Clay tablets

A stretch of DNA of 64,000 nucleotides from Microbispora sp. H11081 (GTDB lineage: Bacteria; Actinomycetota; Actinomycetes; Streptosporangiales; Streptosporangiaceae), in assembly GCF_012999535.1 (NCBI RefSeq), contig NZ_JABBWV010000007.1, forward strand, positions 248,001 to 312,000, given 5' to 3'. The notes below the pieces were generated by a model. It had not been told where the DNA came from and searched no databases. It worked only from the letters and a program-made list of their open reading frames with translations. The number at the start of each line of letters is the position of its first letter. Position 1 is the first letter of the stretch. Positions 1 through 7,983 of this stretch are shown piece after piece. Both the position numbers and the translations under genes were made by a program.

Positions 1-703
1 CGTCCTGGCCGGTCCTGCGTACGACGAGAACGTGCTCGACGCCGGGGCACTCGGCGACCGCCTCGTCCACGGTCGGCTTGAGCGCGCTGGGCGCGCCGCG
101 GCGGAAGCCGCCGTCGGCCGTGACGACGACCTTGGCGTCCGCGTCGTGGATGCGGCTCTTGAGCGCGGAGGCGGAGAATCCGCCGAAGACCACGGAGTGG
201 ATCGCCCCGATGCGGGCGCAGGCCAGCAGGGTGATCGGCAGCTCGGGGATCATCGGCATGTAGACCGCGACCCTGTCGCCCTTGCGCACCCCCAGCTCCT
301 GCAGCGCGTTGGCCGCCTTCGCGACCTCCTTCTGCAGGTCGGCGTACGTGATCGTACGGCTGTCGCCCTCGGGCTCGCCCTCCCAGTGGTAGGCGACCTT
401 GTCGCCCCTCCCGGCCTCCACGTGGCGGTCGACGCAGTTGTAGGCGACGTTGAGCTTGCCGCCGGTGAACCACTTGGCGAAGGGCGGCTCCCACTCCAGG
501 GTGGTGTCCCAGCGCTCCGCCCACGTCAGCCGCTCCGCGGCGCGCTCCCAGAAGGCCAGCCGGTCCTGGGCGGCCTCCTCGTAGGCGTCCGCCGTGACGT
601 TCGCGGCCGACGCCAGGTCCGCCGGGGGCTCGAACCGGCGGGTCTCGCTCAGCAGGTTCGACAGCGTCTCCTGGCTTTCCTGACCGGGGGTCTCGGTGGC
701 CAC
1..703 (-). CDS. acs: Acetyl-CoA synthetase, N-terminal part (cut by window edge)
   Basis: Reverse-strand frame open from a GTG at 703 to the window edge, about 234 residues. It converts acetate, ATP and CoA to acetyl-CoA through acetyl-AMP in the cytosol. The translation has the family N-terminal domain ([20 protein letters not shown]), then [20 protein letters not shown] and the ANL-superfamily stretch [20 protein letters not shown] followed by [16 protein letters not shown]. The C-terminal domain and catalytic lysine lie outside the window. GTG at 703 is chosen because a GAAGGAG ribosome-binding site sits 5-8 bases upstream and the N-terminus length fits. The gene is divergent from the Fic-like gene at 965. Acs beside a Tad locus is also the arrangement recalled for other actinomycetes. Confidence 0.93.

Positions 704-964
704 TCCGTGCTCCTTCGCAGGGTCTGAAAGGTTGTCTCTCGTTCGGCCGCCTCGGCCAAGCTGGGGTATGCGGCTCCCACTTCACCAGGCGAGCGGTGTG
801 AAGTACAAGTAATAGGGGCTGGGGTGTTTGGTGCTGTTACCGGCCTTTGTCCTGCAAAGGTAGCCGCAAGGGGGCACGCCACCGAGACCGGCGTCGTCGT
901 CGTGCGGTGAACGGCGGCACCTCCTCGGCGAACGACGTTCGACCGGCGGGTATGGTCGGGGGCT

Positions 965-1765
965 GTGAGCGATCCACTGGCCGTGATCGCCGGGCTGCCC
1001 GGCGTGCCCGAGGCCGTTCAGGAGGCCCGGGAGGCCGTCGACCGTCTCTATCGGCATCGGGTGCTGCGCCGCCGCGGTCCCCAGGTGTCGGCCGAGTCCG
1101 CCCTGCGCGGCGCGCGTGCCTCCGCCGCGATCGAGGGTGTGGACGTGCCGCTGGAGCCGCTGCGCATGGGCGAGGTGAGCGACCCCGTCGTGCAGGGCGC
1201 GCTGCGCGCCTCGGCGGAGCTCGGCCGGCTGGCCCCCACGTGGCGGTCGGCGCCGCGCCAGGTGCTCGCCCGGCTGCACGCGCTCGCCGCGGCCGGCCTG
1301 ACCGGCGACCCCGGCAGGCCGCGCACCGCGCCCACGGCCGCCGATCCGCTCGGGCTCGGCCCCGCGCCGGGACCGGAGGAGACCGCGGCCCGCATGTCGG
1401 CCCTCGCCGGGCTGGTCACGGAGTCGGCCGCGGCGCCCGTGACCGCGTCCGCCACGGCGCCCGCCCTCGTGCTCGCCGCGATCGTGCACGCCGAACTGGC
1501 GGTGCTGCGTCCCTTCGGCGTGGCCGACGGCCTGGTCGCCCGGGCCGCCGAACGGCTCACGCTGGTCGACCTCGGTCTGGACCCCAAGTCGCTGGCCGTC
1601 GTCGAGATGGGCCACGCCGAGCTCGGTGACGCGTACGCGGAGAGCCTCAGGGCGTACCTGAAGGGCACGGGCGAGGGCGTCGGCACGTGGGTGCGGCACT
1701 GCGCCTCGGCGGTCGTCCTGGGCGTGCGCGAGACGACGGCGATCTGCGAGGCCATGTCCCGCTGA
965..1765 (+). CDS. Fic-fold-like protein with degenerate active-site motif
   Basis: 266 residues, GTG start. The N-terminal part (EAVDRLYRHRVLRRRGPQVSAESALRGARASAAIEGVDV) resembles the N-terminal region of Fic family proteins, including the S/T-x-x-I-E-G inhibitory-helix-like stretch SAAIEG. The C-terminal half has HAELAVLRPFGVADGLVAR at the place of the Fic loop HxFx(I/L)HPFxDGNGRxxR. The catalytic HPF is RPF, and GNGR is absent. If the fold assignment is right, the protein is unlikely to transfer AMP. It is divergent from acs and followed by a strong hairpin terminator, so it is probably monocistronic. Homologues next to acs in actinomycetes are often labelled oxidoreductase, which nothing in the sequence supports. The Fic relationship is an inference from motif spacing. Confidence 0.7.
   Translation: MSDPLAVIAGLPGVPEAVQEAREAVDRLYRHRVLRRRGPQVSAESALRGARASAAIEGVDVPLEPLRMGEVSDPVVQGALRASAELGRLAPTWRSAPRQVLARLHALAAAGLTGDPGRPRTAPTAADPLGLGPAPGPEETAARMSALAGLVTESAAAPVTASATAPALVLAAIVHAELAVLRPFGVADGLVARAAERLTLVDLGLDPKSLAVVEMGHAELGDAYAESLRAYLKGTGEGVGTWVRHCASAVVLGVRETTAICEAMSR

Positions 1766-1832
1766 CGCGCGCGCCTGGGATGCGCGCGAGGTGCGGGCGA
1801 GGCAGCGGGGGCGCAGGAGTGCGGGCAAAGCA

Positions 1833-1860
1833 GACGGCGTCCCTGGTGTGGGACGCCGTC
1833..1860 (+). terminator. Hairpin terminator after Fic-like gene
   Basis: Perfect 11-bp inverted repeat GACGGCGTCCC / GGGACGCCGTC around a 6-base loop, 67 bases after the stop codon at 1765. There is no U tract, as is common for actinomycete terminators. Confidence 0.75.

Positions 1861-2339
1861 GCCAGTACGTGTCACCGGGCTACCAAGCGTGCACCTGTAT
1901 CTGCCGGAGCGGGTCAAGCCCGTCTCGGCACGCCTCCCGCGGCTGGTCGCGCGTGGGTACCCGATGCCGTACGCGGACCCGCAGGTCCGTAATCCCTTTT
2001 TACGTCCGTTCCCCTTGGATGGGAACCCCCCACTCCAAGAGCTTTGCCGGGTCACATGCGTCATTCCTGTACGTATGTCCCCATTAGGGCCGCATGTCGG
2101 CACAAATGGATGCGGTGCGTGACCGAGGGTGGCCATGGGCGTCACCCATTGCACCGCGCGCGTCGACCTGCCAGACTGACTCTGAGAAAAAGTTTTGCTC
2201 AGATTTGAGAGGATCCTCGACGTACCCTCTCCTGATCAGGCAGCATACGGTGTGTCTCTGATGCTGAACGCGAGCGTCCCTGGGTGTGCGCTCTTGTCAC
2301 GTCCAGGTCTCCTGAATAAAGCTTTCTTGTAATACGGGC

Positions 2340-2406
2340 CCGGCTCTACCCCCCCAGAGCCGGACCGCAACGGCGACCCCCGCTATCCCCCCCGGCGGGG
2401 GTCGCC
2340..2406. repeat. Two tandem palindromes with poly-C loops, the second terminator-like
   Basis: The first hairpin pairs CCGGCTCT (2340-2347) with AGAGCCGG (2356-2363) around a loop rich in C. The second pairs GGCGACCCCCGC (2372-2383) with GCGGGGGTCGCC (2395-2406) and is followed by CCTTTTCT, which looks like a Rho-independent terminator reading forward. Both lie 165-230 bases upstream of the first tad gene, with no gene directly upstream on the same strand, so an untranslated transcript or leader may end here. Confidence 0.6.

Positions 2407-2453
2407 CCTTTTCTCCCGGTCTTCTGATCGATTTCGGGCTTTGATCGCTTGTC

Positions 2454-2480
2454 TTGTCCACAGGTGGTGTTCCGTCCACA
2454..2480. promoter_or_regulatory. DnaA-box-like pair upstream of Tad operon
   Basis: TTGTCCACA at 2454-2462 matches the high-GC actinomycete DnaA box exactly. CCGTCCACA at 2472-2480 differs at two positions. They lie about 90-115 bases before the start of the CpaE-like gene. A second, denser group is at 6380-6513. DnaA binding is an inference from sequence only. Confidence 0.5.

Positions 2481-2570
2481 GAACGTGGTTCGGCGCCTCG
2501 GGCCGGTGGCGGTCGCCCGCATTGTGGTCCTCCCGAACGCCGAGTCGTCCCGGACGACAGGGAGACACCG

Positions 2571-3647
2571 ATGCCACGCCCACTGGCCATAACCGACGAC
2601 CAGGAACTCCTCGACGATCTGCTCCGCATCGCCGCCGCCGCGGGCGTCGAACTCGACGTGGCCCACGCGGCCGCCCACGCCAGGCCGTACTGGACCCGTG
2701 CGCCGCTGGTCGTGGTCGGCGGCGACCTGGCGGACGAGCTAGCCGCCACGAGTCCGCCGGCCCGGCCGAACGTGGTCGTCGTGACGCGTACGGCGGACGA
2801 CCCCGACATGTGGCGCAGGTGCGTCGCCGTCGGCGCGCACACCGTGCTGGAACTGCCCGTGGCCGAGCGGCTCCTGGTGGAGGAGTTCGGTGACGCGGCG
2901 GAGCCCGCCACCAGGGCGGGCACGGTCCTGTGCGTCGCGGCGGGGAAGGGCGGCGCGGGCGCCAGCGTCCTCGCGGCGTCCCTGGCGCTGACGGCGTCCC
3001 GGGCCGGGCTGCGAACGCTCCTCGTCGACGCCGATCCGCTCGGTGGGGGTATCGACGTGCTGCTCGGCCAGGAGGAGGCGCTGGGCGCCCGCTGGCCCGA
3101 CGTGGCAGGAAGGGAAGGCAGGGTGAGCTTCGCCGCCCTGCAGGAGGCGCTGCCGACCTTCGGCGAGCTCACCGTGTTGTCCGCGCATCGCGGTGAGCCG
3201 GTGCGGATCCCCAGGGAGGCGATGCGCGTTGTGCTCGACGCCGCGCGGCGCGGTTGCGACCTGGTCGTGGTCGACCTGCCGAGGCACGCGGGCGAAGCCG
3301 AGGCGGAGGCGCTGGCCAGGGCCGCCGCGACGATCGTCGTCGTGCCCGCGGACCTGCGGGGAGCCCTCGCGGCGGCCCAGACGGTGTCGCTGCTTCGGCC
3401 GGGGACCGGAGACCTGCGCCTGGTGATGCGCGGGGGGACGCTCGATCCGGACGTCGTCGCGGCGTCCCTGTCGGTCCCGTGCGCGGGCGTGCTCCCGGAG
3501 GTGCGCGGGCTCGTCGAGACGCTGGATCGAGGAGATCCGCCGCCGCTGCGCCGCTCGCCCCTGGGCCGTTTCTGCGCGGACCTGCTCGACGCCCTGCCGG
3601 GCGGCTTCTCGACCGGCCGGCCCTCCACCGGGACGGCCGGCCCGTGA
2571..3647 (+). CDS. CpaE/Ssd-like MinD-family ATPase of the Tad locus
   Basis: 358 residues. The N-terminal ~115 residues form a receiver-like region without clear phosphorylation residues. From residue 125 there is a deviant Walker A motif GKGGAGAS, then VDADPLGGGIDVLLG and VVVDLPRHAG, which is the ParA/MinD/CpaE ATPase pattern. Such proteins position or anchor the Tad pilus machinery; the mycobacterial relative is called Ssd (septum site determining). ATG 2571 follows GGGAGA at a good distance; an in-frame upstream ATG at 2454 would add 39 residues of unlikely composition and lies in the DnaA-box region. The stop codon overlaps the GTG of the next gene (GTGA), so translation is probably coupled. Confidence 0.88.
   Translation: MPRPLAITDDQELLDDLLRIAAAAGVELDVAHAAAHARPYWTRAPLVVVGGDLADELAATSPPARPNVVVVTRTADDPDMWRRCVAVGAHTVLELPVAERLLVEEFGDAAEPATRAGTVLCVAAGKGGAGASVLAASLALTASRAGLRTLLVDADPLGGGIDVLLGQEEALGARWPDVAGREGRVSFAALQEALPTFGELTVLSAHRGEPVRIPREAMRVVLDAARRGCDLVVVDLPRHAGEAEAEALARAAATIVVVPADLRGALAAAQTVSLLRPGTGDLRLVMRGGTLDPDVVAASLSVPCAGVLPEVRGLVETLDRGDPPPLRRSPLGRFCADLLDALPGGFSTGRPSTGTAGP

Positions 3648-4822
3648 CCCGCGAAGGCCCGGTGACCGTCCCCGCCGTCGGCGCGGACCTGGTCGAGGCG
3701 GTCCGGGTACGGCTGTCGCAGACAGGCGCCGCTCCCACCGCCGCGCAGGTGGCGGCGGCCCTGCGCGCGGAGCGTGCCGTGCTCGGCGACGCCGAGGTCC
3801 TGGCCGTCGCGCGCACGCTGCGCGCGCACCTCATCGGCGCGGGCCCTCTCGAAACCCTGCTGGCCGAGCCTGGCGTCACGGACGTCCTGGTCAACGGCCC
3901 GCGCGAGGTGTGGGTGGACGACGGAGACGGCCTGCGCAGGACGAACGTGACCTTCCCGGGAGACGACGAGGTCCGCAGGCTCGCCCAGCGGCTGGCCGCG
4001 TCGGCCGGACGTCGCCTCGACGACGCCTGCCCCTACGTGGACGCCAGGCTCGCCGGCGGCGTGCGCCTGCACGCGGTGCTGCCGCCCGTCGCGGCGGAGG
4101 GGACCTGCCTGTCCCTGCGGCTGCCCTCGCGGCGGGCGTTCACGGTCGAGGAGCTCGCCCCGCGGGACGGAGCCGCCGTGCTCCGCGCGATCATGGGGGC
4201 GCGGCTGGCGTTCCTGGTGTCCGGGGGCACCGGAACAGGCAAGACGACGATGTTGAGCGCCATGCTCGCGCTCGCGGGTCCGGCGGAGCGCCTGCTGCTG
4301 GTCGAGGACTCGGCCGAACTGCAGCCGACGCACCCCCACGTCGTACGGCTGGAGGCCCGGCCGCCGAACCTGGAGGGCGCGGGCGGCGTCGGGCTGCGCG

Clay tablets were used in Mesopotamia in the 3rd millennium BC. The calamus, an instrument in the form of a triangle, was used to make characters in moist clay. The tablets were fired to dry them out. At Nineveh, 22,000 tablets were found, dating from the 7th century BC; this was the archive and library of the kings of Assyria, who had workshops of copyists and conservationists at their disposal. This presupposes a degree of organization with respect to books, consideration given to conservation, classification, etc. Tablets were used right up until the 19th century in various parts of the world, including Germany, Chile, and the Saharan Desert. Mesopotamia (from the Ancient Greek: ?: "[land] between rivers"; Arabic: ? (bilad al-rafidayn); Syriac: ? ? (beth nahrain): "land of rivers") is a name for the area of the Tigris–Euphrates river system, corresponding to modern-day Iraq and to a lesser extent northeastern Syria, southeastern Turkey and smaller parts of southwestern Iran. Widely considered to be the cradle of civilization in the West, Bronze Age Mesopotamia included Sumer and the Akkadian, Babylonian, and Assyrian empires, all native to the territory of modern-day Iraq. In the Iron Age, it was controlled by the Neo-Assyrian and Neo-Babylonian empires. The indigenous Sumerians and Akkadians (including Assyrians and Babylonians) ominated Mesopotamia from the beginning of written history (c. 3100 BC) to the fall of Babylon in 539 BC, when it was conquered by the Achaemenid Empire. It fell to Alexander the Great in 332 BC, and after his death, it became part of the Greek Seleucid Empire. Around 150 BC, Mesopotamia was under the control of the Parthians. Mesopotamia became a battleground between the Romans and Parthians, with parts of Mesopotamia coming under ephemeral Roman control. In AD 226, it fell to the Sassanid Persians and remained under Persian rule until the 7th century Arab Islamic conquest of the Sassanid Empire. A number of primarily neo Assyrian and Christian native Mesopotamian states existed between the 1st century BC and 3rd century AD, including Adiabene, Osroene, and Hatra. Nineveh (English pronunciation: /?n?n.?v.?/; Akkadian: Ninwe; Classical Syriac: ?; Hebrew: ? Ninewe; Greek: Nineue; Latin: Nineve; Arabic: Naynuwa; Persian: Nainava) was an ancient Assyrian city on the eastern bank of the Tigris River, and capital of the Neo-Assyrian Empire. It was the largest city in the world for some fifty years[1] until it was sacked and completely depopulated by a unusual coalition of Medes, Scythians, Jews, Babylonians and Elamites in 612 BC. Its ruins are across the river from the modern-day major city of Mosul, in the Ninawa Governorate of Iraq.